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Canceled ATM Card = Traveler’s Hell

Coyhaique, Chile It doesn’t take someone with a perfect comprehension of the Spanish language to understand that when an ATM only gives you a receipt saying ‘Tarjeta capturada por orden del emisor.’ that you have been properly screwed. I stood in disbelief that the ATM just ate my card and recounted the 12,000 pesos (about [...]

Coyhaique, Chile

It doesn’t take someone with a perfect comprehension of the Spanish language to understand that when an ATM only gives you a receipt saying ‘Tarjeta capturada por orden del emisor.’ that you have been properly screwed.

I stood in disbelief that the ATM just ate my card and recounted the 12,000 pesos (about $24) in my pocket knowing that I had enough money for dinner and lodging for one night. This was after crossing the Chilean border and spending a day and a half in Chile Chico, Chile where the ATM also refused to give me or Alan any Chilean pesos. At this point I was relying on the few Chilean pesos I could get for my left-over Argentine pesos the day before.


Looks like it was time to call my bank.

Before embarking on the hell that was about to be my life for the day I thought of how well these conversations could go when
1. I’m not in the U.S..
2. I don’t have an address.
3. I don’t have a phone number. Or a phone.
4. To call them I need to stand on the street and swindle the wifi connection from the corner restaurant.

With a deep sigh I dialed up.

“Um…Hi. I’m traveling in Chile and my card was eaten by an ATM because you ordered it to happen.” I wasn’t really sure what else to say. That seems to sum everything up, right?

In the typical customer service voice, “Let’s see what I can do. Oh yes, I see on your account that your card was canceled because Visa has deemed your card was at a high risk of fraud. It was canceled on March 2nd. But a new one was sent to you in February to replace that card.”

“I’ve been traveling for the last six months and am currently in South America so I don’t have access to the replacement card. I also don’t plan on returning to the U.S. in the near future can you just reactivate my card.”

“Let’s see what I can I do. Can I put you on hold for a minute?”

One minute turns to five minutes which turns into fifteen.

“I’m sorry. There is no way to reactivate your card. Visa has deemed that your card number along with several hundred others could have been copied and they ordered them to be deactivated. Once deactivated there is no possible way to reactivate it.”

At this point we switched over into talking about everything from Visa’s 911 program, emergency cash, emergency cards, regular bank cards, ‘No, you can’t call me. I don’t have a phone number.’, bank authorization processes, ‘No, I don’t have an address at the moment. Let me find out where you can send a card.’, security questions, Western Union locations, bank hours in Chile due to siesta (that’s right, siesta, the banks close for siesta), customs, ‘hold on one second a homeless guy is begging me for change.’, ‘What’s that? I can’t understand you, was I just transferred to someone working on the moon?’, card expiration dates, ‘Can you hold on one second? I need to move away from the stray dog street fight going on.’ and hand-written authorization faxes.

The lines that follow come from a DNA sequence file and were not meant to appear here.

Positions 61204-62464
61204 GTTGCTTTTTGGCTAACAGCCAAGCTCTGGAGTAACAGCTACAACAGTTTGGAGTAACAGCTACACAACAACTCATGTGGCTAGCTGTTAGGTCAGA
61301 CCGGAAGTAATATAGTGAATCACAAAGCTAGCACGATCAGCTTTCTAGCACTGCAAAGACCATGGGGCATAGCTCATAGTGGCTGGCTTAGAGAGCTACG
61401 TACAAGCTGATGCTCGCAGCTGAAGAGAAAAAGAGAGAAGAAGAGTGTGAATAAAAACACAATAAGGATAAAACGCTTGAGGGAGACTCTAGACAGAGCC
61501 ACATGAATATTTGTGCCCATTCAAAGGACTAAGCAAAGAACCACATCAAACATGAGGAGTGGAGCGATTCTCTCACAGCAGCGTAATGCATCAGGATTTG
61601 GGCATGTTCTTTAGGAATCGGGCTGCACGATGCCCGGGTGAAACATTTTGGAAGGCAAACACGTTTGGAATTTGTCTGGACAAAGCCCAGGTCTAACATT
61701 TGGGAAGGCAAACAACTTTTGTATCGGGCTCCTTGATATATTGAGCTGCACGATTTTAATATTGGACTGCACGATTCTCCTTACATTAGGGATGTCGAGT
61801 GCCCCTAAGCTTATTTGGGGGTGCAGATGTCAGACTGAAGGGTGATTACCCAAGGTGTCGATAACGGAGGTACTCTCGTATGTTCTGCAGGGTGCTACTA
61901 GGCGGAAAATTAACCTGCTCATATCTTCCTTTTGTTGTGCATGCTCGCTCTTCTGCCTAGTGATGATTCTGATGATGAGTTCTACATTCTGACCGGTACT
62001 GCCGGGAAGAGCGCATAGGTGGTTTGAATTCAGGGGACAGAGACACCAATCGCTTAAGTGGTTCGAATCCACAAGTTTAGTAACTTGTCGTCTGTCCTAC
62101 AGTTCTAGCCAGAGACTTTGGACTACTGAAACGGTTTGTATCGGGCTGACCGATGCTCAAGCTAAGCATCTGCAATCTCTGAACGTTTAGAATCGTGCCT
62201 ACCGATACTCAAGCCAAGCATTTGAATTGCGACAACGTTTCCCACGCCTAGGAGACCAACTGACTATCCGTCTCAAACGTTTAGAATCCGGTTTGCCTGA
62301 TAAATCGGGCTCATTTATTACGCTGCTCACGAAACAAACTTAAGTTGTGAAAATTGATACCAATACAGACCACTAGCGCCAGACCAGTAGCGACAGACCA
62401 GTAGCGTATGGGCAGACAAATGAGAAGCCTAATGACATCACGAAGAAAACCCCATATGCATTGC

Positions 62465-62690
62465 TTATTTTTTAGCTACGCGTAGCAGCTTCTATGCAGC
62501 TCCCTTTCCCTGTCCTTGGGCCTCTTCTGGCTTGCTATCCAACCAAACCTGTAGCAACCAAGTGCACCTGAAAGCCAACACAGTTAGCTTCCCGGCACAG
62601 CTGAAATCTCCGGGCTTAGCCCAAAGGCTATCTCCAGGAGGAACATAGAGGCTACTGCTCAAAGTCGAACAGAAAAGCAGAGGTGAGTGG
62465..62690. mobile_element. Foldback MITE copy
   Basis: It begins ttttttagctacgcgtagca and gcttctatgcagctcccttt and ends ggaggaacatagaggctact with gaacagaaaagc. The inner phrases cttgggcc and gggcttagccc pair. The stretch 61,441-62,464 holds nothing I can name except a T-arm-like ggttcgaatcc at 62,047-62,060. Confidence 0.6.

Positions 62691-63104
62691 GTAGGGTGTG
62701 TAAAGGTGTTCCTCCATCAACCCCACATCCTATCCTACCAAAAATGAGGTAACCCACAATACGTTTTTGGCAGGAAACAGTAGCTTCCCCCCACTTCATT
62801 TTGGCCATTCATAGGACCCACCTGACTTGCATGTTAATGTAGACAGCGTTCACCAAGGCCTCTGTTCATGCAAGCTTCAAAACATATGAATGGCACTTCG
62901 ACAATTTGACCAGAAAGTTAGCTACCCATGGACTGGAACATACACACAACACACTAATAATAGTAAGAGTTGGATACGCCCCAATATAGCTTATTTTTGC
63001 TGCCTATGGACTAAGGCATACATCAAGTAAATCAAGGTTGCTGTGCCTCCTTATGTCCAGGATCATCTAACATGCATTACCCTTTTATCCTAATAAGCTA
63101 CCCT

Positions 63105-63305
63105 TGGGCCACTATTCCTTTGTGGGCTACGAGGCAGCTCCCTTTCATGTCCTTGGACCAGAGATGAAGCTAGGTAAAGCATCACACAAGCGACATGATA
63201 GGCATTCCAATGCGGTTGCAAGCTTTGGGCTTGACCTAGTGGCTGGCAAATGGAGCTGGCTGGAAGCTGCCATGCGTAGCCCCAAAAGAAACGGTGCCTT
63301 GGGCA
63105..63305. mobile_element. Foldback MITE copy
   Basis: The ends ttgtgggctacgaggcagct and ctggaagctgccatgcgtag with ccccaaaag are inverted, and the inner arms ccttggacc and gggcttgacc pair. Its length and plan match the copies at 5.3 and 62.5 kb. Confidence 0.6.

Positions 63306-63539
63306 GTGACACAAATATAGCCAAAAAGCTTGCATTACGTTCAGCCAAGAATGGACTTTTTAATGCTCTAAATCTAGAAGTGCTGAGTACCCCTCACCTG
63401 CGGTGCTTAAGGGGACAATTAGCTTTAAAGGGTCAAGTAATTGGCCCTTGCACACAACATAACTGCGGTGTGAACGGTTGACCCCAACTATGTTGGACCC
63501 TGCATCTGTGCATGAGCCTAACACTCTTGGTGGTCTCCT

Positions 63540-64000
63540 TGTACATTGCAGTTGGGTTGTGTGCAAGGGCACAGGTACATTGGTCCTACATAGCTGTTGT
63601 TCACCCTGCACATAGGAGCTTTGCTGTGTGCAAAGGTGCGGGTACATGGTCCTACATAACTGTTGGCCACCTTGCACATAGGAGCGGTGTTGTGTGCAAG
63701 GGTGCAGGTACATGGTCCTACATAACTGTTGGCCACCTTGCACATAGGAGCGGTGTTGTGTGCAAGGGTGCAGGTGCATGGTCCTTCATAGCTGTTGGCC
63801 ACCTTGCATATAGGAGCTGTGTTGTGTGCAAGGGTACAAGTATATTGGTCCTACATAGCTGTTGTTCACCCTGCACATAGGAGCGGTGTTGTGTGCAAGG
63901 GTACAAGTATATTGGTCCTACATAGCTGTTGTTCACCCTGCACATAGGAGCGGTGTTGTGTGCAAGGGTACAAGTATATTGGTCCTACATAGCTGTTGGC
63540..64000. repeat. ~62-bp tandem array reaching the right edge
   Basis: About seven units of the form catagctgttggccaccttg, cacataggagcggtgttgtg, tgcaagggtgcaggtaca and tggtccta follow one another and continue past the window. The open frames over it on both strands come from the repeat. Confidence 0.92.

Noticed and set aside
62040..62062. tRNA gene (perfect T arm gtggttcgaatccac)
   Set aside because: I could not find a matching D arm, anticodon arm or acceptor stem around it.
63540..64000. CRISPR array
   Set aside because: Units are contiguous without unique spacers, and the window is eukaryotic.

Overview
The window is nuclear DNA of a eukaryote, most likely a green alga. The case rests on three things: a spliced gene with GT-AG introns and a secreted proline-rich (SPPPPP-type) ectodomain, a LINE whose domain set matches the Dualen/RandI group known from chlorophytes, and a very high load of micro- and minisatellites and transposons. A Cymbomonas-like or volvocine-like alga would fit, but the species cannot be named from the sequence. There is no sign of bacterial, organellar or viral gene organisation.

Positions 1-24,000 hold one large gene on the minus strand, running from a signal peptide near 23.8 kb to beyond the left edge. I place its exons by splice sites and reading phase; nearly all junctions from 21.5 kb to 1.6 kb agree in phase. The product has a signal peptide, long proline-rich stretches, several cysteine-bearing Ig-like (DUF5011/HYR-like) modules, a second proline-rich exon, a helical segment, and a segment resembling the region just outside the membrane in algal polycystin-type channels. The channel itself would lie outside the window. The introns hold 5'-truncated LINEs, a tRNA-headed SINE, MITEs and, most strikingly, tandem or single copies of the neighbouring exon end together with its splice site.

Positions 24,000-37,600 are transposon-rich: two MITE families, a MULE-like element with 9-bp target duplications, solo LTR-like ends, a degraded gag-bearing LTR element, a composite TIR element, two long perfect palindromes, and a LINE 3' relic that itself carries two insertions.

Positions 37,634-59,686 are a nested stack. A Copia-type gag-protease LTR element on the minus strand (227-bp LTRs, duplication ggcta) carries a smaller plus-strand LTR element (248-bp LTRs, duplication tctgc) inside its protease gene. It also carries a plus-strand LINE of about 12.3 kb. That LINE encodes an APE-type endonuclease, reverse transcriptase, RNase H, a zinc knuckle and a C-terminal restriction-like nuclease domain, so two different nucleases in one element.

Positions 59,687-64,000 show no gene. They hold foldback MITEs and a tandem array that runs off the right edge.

Yes! Finally someone who could cut through all the Visa B.S., give me straight answers and get things done. Paul. The first person who truly understood that the only way to contact me was through e-mail. Paul. The guy who was willing to give me his extension number. Paul. The guy who would personally see that my card was sent to me. Paul. My hero at Charles Schwab.

After all was said and done I should have a new ATM card in a week and a half.

But what about until then? Three tips to get money.

  1. Carry a stash of the only thing that’s truly accepted everywhere. U.S. currency.
  2. Carry a credit card. You can get cash advances. Just make sure to pay off the balance the same day since cash advances accrue interest daily.
  3. Get Visa or Mastercard to wire you ’emergency cash’ if needed. They just need authorization from your bank.

So, what should I do for a week and a half until my card arrives?

Filed under: Chile, Cubicle Ditcher, Money

About the Author:

Sam Langley left a comfortable and profitable job with an insurance company in the USA to travel the world. He has been going for years, and has not stopped yet. Keep up with his travels on his blog at Cubicle Ditcher. has written 147 posts on Vagabond Journey. Contact the author.

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